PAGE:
As part of Stormwater Poland 2023, we have prepared
2 extensive thematic sessions, divided into 2 conference days
Thursday, 28 September 2023
Quality of rainwater
It is the quality of rainwater or snowmelt, but also, in general, of the water surrounding us in the cities that we are privileged to use, that we want to devote the second day of the conference to. Last year in Poland, the symbol of climate change was not, as in Switzerland, the melting glaciers but the dying river Oder. As with any catastrophe, there were probably many factors causing it, but they also included high temperatures, drought, excessive discharges of pollutants and, as a result, algal blooms. This spring, when we write these words in the media, there are more and more questions with a common denominator: will there be a repeat of this disaster this year? Building fear and an atmosphere of danger will certainly not help much here. It certainly will not increase the supply of clean water to the river or reduce the load of pollutants entering it, especially at such a hostile time of war when, for obvious reasons of protecting the security of our country, the production of heavy industry located in Silesia must be activated. Guided by these pragmatic considerations, we want on the second day to present solutions for treating rainwater or snowmelt and reducing emissions from storm overflow structures. These will include examples not only of individual technologies, but also of conceptual and modelling work undertaken on a larger scale of the entire drainage area. We will also address the issue of reducing water abstractions from the river, or groundwater, through greater use of in situ retained rainwater. Finally, in compliance with the tradition of previous years, we hope to present inspiring case studies from abroad. Our intention here is especially to demonstrate water quality or algal bloom forecasting tools already in operation around the world. Importantly, these will be solutions based on data obtained from the space domain, which is increasingly entering our lives, specifically from the use of remote sensing, such as satellite imagery. The rhetorical question is how much does the quality of our work and its effects on the environment depend on how good the data and modern tools we use are?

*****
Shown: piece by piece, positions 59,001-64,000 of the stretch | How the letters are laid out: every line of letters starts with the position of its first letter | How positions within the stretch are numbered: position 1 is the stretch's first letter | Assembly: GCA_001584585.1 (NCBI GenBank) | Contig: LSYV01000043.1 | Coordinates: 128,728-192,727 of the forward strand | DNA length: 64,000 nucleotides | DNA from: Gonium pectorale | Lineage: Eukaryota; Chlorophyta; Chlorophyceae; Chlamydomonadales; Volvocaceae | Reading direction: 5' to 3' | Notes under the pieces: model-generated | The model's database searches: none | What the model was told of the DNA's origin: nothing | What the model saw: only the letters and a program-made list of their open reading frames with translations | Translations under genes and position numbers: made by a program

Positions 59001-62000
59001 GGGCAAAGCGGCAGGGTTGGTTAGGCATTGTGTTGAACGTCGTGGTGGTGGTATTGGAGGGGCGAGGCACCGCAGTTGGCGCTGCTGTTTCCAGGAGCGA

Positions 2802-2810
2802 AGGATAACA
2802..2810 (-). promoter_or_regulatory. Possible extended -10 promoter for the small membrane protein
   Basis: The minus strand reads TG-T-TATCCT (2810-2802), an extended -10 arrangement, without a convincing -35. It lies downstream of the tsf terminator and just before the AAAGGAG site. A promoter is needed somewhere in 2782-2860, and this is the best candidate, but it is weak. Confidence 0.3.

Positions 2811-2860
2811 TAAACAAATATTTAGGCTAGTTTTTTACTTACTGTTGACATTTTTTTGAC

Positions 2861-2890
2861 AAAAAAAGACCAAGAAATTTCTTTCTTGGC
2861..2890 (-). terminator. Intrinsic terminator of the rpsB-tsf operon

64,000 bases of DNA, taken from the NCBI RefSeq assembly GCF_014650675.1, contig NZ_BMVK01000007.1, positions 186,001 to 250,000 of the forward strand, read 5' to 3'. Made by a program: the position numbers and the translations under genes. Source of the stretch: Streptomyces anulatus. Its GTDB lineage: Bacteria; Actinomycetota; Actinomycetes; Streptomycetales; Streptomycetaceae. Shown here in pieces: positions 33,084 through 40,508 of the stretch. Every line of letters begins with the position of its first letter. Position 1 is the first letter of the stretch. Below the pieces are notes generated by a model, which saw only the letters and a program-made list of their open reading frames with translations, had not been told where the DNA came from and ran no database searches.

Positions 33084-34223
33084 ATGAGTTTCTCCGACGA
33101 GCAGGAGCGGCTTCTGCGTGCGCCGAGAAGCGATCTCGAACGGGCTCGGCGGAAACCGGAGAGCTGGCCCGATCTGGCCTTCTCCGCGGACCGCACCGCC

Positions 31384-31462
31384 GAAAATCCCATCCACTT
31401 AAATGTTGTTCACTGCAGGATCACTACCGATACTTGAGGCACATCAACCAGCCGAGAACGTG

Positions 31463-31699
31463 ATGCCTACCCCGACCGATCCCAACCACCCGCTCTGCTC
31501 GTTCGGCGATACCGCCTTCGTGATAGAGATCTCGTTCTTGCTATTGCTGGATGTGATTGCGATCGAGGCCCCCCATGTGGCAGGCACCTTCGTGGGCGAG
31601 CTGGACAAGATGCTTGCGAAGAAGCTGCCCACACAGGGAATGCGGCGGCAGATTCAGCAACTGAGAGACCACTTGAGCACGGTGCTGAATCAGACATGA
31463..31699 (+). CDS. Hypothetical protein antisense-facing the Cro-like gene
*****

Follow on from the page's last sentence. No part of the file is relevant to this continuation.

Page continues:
Session 2 cont.